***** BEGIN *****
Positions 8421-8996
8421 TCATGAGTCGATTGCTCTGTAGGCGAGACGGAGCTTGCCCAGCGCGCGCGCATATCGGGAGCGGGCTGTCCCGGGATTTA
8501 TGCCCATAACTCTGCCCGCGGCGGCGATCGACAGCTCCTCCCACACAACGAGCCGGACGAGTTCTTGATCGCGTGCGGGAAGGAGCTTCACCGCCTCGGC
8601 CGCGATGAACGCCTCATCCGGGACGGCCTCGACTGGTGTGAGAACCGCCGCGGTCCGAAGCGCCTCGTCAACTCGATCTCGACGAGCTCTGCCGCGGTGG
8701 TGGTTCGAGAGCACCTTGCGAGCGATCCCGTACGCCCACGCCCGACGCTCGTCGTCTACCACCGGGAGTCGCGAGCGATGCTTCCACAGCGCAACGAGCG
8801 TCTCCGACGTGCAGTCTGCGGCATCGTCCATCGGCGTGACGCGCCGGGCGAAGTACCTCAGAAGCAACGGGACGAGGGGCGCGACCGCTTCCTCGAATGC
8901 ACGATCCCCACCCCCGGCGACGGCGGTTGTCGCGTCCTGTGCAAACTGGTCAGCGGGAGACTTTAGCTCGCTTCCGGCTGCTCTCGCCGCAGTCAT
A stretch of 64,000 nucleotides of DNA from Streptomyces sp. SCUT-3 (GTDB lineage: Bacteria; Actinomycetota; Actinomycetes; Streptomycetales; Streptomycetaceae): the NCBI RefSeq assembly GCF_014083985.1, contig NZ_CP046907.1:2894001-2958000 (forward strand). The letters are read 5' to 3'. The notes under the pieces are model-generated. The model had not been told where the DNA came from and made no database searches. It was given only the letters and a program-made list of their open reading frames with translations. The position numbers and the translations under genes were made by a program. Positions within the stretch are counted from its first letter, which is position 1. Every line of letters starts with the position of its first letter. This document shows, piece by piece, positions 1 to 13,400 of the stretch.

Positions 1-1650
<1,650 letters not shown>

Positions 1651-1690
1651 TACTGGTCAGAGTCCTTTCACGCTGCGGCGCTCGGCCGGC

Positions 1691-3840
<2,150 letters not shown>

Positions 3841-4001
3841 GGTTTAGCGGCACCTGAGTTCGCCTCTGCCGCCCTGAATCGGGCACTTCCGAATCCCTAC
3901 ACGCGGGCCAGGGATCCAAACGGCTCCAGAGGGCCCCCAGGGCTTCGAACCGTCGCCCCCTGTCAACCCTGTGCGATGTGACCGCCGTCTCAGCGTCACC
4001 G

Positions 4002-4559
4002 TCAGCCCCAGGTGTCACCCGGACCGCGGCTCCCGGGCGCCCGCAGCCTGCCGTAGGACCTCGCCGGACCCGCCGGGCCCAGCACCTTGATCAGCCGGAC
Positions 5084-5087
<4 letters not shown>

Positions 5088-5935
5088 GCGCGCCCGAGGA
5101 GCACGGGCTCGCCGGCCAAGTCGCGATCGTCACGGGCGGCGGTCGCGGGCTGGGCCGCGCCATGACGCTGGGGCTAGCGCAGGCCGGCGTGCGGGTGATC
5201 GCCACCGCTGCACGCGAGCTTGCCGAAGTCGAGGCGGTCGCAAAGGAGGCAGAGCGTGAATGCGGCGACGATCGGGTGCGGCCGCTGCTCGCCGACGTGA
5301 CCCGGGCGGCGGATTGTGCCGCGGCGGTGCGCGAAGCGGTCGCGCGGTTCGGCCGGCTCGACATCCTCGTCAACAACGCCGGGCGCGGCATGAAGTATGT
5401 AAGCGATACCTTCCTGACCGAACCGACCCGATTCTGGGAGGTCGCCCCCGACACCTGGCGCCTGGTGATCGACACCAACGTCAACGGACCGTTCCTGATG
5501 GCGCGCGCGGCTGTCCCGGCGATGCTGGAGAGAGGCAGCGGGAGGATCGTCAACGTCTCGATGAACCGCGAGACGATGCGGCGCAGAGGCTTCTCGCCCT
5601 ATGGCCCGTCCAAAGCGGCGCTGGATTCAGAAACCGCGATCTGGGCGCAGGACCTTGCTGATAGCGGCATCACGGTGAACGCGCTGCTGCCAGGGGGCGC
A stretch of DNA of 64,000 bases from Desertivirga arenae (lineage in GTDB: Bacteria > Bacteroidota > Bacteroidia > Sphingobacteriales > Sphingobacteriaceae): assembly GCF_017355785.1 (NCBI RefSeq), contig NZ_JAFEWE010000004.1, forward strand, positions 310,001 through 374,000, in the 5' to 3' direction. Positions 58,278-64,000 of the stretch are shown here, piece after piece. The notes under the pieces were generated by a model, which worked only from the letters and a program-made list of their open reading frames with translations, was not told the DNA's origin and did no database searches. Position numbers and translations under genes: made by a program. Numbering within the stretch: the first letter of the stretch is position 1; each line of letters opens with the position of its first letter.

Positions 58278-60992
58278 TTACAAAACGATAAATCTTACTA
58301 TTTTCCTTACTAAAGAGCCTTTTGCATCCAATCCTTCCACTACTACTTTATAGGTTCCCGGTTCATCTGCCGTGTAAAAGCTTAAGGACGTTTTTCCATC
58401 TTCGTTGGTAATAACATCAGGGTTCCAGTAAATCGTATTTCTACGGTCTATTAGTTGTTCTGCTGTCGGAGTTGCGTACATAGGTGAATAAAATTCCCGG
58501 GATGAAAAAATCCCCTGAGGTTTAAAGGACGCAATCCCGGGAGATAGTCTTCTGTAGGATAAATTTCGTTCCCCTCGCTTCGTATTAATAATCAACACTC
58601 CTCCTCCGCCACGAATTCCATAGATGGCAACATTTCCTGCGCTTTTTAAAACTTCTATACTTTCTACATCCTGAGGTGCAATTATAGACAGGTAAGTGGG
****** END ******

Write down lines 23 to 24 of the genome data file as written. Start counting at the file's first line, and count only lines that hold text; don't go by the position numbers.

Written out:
Positions 5088-5935
5088 GCGCGCCCGAGGA